McDonald’s turns the screw on energy-guzzling kitchens

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McDonald’s has signed its first ever large-scale virtual power purchase agreements (VPPAs) after taking its cue from markets such as the UK to champion greener restaurant and kitchen design worldwide.

The fast food chain is bidding to develop the most “resource-efficient” restaurants possible, using the minimum amounts of energy and water, and maximising the use of renewable energy across its 36,000 branches.

The UK and Ireland is one of several McDonald’s markets where restaurants are already being powered by close to 100% renewable energy sources.

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And this month it has taken a gigantic step towards meeting its global strategy of reducing greenhouse gas emissions by inking partnerships with two Texas-based ventures – a wind project and solar project – that will add more renewable energy to the US’ power supply than any other restaurant company to date.

Under the terms of the VPPAs, McDonald’s will buy renewable energy generated by Aviator Wind West, a wind power project located in Coke County, Texas and a solar project located in Texas.

The combined 380MW in renewable energy expected to be generated from McDonald’s contribution to these projects will help to prevent over 700,000 metric tons of carbon emissions each year, which it says is equivalent to planting more than 11 million trees or taking over 140,000 cars off the road for one year.

Additionally, the energy generated by these projects represents 2,500 restaurants-worth of electricity, it said.

In March 2018, McDonald’s became the first restaurant company in the world to set a greenhouse gas (GHG) emissions target approved by the Science Based Targets initiative (SBTi).

The two new projects will represent significant progress towards its goal of reducing GHG emissions related to McDonald’s restaurants and offices by 36% by 2030.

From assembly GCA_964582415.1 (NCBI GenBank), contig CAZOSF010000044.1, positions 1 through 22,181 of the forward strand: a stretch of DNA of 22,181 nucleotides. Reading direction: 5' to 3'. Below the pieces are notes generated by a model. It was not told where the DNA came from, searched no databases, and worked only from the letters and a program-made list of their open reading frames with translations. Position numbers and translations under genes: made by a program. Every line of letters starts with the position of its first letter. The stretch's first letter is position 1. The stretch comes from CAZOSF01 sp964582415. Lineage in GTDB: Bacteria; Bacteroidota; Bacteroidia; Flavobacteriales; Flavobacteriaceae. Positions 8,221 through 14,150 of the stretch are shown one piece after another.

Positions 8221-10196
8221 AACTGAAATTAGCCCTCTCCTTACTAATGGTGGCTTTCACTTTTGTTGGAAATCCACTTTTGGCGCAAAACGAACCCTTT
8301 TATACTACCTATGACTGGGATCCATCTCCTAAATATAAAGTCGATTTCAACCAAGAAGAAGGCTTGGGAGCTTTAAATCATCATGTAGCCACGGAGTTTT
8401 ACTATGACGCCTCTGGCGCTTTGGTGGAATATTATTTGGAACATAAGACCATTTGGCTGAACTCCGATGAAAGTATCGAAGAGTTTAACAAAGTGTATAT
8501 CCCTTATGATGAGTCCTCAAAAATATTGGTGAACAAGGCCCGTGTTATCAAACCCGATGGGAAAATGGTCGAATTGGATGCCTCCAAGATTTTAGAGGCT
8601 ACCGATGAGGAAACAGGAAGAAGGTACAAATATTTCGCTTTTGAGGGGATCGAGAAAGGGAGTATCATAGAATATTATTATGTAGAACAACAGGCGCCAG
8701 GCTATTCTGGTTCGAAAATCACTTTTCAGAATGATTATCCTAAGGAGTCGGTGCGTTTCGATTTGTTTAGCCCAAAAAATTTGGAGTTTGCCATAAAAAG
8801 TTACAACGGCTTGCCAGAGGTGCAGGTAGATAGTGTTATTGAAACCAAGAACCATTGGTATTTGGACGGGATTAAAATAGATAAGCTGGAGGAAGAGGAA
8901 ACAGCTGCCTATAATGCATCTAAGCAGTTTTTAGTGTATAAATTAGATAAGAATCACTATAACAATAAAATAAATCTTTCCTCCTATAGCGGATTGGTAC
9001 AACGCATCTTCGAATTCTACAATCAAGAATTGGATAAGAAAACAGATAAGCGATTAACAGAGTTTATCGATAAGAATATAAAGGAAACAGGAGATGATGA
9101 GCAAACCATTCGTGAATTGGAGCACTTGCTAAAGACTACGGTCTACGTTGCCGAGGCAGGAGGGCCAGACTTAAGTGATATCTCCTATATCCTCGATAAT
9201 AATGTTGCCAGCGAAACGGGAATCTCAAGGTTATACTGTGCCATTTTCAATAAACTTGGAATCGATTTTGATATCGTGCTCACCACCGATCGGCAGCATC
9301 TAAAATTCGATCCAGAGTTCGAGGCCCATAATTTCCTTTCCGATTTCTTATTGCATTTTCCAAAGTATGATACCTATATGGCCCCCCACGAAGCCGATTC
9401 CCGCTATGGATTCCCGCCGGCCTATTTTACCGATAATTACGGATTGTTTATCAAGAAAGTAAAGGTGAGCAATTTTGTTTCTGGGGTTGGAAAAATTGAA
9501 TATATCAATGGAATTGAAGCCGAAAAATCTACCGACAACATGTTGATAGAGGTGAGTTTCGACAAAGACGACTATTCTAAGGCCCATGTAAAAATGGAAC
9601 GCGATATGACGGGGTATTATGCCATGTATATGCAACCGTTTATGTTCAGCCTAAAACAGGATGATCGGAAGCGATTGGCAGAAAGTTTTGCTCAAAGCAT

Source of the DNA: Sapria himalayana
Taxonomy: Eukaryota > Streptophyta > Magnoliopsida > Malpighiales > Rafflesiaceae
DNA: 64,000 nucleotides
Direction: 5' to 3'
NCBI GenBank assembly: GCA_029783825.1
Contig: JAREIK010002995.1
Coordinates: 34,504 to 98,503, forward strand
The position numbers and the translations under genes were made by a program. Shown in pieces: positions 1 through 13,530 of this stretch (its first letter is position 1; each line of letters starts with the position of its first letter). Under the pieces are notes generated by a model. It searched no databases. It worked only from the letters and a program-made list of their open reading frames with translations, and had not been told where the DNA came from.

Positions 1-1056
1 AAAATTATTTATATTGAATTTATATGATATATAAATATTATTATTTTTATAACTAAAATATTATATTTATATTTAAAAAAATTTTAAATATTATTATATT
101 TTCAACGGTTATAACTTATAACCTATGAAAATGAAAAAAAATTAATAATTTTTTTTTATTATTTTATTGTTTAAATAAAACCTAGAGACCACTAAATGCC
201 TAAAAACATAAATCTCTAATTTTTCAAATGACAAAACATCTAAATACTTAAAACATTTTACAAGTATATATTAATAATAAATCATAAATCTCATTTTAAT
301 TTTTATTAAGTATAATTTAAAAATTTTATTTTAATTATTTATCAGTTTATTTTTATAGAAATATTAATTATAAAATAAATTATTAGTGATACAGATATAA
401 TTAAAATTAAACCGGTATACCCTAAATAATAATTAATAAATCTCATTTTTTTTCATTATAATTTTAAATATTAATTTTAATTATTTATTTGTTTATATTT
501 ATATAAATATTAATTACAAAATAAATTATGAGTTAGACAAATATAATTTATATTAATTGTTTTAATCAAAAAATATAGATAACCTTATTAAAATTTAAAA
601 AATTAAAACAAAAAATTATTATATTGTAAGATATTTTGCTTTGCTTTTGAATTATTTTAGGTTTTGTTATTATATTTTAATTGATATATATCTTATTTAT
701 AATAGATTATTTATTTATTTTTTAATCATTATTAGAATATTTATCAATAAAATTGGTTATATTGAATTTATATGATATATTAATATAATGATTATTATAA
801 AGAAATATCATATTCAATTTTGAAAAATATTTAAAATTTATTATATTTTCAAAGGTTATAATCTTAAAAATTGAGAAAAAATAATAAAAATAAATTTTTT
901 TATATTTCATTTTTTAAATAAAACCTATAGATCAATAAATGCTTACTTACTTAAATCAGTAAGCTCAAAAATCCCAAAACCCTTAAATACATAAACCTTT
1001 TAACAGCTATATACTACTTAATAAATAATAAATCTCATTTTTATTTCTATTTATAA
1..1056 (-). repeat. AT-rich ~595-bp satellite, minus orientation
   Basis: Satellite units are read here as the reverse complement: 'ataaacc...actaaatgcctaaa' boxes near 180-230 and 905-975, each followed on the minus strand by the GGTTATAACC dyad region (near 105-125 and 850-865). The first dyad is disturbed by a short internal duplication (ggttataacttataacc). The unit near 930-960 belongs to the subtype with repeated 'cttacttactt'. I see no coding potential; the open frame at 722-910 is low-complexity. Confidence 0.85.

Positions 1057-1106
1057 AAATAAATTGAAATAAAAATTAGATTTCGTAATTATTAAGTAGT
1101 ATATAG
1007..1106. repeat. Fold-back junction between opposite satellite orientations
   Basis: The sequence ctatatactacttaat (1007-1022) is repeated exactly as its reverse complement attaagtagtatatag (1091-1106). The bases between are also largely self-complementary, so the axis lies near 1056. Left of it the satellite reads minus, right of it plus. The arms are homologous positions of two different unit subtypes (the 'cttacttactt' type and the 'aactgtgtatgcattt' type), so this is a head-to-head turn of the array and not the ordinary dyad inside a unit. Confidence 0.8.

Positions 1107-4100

Once online next year, the GHG emissions reductions from these two deals are expected to deliver 16% in progress toward its Climate Action Target or 6% in GHG emissions reductions from its 2015 baseline.

“As we look at the most pressing social and environmental challenges facing the world today, McDonald’s has a responsibility to take action, and our customers expect us to do what is right for the planet,” declared Francesca DeBiase, chief supply chain and sustainability officer at McDonald’s.

“These wind and solar projects represent a significant step in our work to address climate change, building on years of renewable energy sourcing in many of our European markets. We want to keep this momentum going, and we’re excited for what’s next.”

The tie-up comes as the chain continues to evaluate ways of making its restaurants and kitchens more efficient, including investments in areas such as LED lighting and energy efficient kitchen equipment specification.

It is currently developing comprehensive global restaurant sustainability standards, including a strategy on restaurant refrigeration management and water use.

McDonald’s first issued Green Building Guidelines in 2009, focusing on its European restaurants, and updated them in 2015. Since then it has launched several localised building standards for other regions, as well as energy targets.

The Green Building Guidelines set out the many ways in which McDonald’s aims to minimise restaurants footprint.

In the UK, it aims to build all new restaurants with energy efficiency in mind. This includes energy management systems to control lighting, heating and air conditioning, energy efficient catering equipment and motion-sensitive lighting.

All new McDonald’s restaurants in the UK are built with 100% LED lighting, which uses 50% less energy than fluorescent lighting. Over 120,000 LED lights have now been installed across its branches, right down to the bulbs in its emergency lighting.

In 2017, it allocated $5m (£3.8m) to McDonald’s restaurants around the globe for LED upgrades. This has achieved a net cost saving of $14.3m (£11m) and a CO2 reduction of 100,587 metric tons – the equivalent to removing 21,539 cars from the road for a year.

Kitchen equipment accounts for a significant proportion of a McDonald’s restaurant’s energy use and it continues to assess new developments in areas such as low oil-volume fryers.

“That means suppliers of our kitchen equipment are critical to helping us achieve our energy-reduction goals,” the company states on its UK website. “Each year, we challenge them to identify further improvements in energy efficiency. We also upgrade our equipment as more efficient replacements become available and reward suppliers who make the best efficiency improvements.”

McDonald’s employs around 120,000 people in the UK and has set up a voluntary programme called ‘Planet Champions’ that aims to drive environmental initiatives and encourage new ideas to promote sustainability.

Staff are trained on different ways to save energy, including putting equipment such as grills and toasters into the standby position when not in use.

McDonald’s says “we’re loving it” to greener kitchen equipment

Tags : energy efficiencygreen kitchensMcDonaldsrenewable energysustainability
Andrew Seymour

The author Andrew Seymour

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